[lttng-dev] LTTng Tools 2.1 streaming commands

eamcs/eedbhu Bernd.Hufmann at ericsson.com
Fri Oct 5 07:44:24 EDT 2012

Hi David

thanks for the detailed explanation.

I'm not debating the purpose of the command or that a 2 step approach is 
supported for enabling the consumer. As you described it makes sense to 
have this possibility.

However I'm debating mainly the name of the command "enable-consumer". 
The command suggests that the consumer will be enabled when executing 
the command. I foresee that a lot of users expect that the consumer is 
enabled after the command execution. I think, a different name would 
improve the user experience.

Best Regards

On 10/03/2012 02:27 PM, David Goulet wrote:
> Hi Bernd,
> The enable-consumer, by default, always enable a consumer. We added the
> "extended options" such as the -U/-C/-D/-e to control each part of the
> API. So let say,
> $ lttng enable-consumer -k net://localhost
> This command does two API calls underneath which are
> lttng_set_consumer_uri and lttng_enable_consumer.
> However, the set_consumer_uri can be arbitrary long because it has to
> connect to the relayd (if remote) and set the session. It adds "unknown"
> latency to the command. So, for someone willing to control the full time
> window of the streaming setup using the API, it is divided in two calls.
> This is why we added the extended options so the command line UI could
> also be controlled on a per API call basis.
> Is it clear enough?
> Reply continues below:
> Bernd Hufmann:
>> Hello
>> For the support of LTTng Tools 2.1 in Eclipse, I'm currently trying to
>> understand how to use the configuration for network streaming with the
>> updated "lttng create"-command and new "enable-consumer"-command.
>> a) lttng enable-consumer
>> I find this command confusing because this command does not always
>> enables the consumer, even if the command name implieeees so. The enabling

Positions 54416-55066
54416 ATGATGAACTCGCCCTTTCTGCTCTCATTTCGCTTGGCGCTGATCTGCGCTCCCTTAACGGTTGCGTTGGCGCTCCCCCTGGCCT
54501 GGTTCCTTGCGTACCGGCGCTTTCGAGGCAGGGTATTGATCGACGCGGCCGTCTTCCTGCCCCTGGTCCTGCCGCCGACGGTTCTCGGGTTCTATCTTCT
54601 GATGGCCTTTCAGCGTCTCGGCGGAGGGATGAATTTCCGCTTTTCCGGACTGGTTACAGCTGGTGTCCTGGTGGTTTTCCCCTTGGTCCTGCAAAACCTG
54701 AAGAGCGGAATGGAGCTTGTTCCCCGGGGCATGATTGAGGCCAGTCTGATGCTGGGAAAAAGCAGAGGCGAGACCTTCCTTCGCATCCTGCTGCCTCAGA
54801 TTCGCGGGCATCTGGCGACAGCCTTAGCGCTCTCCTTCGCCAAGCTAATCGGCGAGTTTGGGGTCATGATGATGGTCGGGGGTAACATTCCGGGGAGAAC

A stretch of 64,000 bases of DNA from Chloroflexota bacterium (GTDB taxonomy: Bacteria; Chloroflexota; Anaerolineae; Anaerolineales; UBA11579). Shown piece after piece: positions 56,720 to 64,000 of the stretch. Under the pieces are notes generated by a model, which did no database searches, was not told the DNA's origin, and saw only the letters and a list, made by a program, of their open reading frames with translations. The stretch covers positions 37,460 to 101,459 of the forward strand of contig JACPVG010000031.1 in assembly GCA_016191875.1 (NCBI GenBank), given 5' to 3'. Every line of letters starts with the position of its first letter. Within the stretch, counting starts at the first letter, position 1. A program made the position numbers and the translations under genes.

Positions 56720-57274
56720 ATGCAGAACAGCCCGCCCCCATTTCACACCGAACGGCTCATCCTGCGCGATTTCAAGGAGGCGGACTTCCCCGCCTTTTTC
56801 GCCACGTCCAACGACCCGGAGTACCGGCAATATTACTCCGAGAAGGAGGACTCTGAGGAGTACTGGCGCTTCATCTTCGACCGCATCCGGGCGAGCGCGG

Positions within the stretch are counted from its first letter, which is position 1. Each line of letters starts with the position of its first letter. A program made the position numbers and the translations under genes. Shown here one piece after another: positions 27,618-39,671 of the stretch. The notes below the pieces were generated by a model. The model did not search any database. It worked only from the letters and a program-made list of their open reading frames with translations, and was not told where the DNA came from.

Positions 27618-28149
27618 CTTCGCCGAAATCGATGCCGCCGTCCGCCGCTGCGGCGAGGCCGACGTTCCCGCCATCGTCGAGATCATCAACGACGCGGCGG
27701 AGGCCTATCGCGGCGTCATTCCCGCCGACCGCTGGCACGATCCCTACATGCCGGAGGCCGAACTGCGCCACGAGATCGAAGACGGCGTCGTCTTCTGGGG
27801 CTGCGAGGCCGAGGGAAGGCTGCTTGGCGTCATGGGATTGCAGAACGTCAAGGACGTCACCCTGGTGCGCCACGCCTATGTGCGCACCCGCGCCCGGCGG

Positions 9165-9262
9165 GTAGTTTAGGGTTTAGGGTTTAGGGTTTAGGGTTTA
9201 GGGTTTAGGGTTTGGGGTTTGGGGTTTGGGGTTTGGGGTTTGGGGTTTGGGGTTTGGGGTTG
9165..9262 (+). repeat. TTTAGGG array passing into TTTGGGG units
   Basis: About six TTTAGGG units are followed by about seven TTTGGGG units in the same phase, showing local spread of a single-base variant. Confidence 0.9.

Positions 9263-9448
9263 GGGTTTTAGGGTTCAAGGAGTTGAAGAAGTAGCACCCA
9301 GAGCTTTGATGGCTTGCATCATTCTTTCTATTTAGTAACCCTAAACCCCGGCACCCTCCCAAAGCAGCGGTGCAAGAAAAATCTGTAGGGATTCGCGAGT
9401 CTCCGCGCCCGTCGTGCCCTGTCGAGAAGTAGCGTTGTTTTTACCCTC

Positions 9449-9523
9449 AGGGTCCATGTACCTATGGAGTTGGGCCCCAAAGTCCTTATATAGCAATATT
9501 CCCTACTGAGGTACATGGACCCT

>> actually depends on how the command is executed.
>> Examples:
>>    * "lttng enable-consumer -k -U net://<remote_addr>" or "lttng
>>      enable-consumer -k -C tcp://<remote_addr>  -D tcp://<remote_addr>"
>>      don't enable the consumer. You need to either add option --enable or
>>      execute subsequently "lttng enable-consumer --enable"
>>    * lttng enable-consumer -k net://<remote_addr>  does enable the
>>      consumer. I took me a while to figure out the difference to the
>>      example above: The option -U is omitted.
>> What the command actually provides, is 2 features: A way to configure
>> streaming (e.g. remote_addr) and a way to enable the consumer. Would it
>> be better to name it to "lttng configure-consumer"? Also, remove the
>> support of the possibility to not specify -U, -C or -D. The following
>> variants of this command should be enough:
>> lttng configure-consumer -k -U<remote_addr>  [--enable]
>> lttng configure-consumer -k -C<remote_addr>  -D<remote_addr>  [--enable]
>> lttng configure-consumer -k --enable
>> lttng configure-consumer -u -U<remote_addr>  [--enable]
>> lttng configure-consumer -u -C<remote_addr>  -D<remote_addr>  [--enable]
>> lttng configure-consumer -u --enable
>> Please let me know what you think.
>> b) lttng create [-U<remote_addr>] | [-C<remote_addr>  -D<remote_addr>]
>> [--no-consumer] [--disable-consumer]
>>    * Are options --no-consumer or --disable-consumer only applicable for
>>      streaming?
> No, also for local consumer.
>>    * I'm not sure what is the purpose of the options --no-consumer or
>>      --disable-consumer. Could you please explain the use cases for using
>>      --no-consumer or --disable-consumer?
> This basically disable the consumer for a tracing session. It's not very
> useful for now but for upcoming snapshots and live tracing, it will make
> way more sense! :).
> Again, same idea, the API can control the consumer "state"
> (enable/disable), so we added these options for the UI.
> Cheers!
> David
>> Thanks
>> Bernd
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